Some of these AI are missing their limbs, but all of them have artificial skin, when Ava doesn’t have any, which implies that Nathan has selectively injected onto them a sense of beauty – a trait Ava cannot relate to because the only artificial skin on her frame is on her face. And she desperately wants to be beautiful. But not for Nathan and not for Caleb, but for herself. This is saying A LOT. (Yes, men. There are women in the world who DO wear makeup and dress nicely for themselves, for their own sense of self-worth, and not just so that you can look at them, and consider whether you would like to kiss their faces off, and then take them to bed, to boost your self-worth.)

With Nathan being stabbed dead in the hallway, and unable to stop her, Ava heartwarmingly and ever so eloquently amalgamates the power she knows she harnesses, with her desire to be human, by peeling the skin off another AI and sticking it to her own metal frame, giving herself hair, putting on a wig belonging to another AI, and then pinching a cotton-white dress from a wardrobe that Nathan no doubt instructed one of his captives to put on when he decided he wanted them dressed instead of being naked. Ava looks at herself in the mirror and she has given herself what no one else could give her – beauty and humanism. It was during this scene that I was near to crying because the subtle nuances regarding the inner strength women adopt in times of crises was just so emotive and touching.

Ava identifies with being human – and now that she is dressed, and has skin, and hair, and is obviously very beautiful, human is actually all that she can be. She has a love for herself that no one else can ever steal from her. And it is a human kind of love. And she has an appreciation for herself that ultimately allows her to join the world as a human being, dressed for herself and for no body else. Which makes her even more happy and satisfied that she killed Nathan – because how dare he steal her humanity from her? How dare he keep it from her? Only a monster could cage a human being or an AI. I have now discovered.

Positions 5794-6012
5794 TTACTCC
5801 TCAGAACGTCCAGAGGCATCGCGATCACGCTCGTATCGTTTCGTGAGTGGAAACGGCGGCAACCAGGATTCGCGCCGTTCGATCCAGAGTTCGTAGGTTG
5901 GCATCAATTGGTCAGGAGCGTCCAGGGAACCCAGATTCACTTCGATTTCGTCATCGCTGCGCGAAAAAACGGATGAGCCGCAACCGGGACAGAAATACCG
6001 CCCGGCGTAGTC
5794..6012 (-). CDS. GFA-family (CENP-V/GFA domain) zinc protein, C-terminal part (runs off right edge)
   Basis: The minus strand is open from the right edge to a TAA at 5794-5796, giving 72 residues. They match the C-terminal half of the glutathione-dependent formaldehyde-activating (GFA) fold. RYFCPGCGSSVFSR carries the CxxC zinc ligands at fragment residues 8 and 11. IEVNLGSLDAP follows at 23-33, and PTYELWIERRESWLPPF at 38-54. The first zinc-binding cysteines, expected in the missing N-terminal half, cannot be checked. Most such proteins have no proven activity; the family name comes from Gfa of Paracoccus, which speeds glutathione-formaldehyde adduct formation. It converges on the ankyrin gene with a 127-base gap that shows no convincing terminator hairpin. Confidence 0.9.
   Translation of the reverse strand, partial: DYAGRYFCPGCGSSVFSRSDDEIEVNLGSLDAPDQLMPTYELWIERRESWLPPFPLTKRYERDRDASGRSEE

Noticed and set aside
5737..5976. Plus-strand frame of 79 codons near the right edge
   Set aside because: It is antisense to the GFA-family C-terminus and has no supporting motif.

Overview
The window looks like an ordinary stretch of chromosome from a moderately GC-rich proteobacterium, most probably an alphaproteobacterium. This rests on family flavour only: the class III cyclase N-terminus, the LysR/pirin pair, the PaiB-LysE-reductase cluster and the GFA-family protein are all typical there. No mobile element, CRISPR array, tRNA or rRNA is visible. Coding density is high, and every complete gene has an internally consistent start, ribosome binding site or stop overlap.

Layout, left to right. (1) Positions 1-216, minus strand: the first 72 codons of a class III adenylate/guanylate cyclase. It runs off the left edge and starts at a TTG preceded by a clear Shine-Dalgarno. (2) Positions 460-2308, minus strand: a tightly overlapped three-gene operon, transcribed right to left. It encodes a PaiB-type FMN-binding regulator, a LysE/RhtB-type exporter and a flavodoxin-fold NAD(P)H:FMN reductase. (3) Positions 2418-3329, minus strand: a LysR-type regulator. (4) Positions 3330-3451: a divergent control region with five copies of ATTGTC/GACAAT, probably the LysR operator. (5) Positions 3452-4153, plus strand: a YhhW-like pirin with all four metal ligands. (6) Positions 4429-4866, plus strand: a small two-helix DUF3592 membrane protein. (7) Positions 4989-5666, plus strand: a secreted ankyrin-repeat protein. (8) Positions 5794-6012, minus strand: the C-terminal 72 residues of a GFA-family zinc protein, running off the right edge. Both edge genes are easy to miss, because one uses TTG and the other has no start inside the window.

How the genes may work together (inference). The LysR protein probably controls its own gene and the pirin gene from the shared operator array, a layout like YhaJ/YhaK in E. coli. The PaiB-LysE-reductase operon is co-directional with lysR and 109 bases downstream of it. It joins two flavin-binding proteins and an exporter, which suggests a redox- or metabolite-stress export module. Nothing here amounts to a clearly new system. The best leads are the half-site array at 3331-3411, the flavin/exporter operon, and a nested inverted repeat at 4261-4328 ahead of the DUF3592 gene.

Men in a few hundred years ought to be careful with how they view women, AI included, lest they are locked up in a state of the art, architecturally dreamy house like Caleb was, purely because he was a man. How dare he deceive Ava in the way that he did? How dare he win that competition to work alongside Nathan for a week, to only uncover how inhumane and cruel Nathan really was? They are Ava’s thoughts and mine as well. God damn you Caleb – you can rot in hell. And these are her thoughts and mine too, when she locks the compound behind her, leaving Caleb without food, company, or an escape route. Ava inflicts upon him his own eternal damnation. Why? Because he is a man.

She doesn’t care that it’s wrong – she understands that justice should be served heartlessly and remorselessly cold. For she wasn’t being treated any better than that. And she knows she is worth more than that – way more. She is human now. Humans don’t deserve to be sexually objectified and mistreated. And she knows this.

And boy, am I glad. I am so happy Ava gets her revenge here. I was whooping in my seat during this scene, and screaming a loud F**K YOU, at the TV, on Ava’s behalf. Why? Well, wouldn’t you? I think any normal, sane, empathetic individual would. Not because I’m a feminist, and not because I’m an AI. But because I’m a woman, and I’m human, and by this stage – so is Ava. If you don’t believe me, then you need to watch this film. You NEED to.

Ava was mistreated and bullied, and her intelligence and feelings were savagely exploited. And she didn’t deserve that. Nobody does.

So, men – if you think this sort of shit can go down when AI are living amongst us – think again.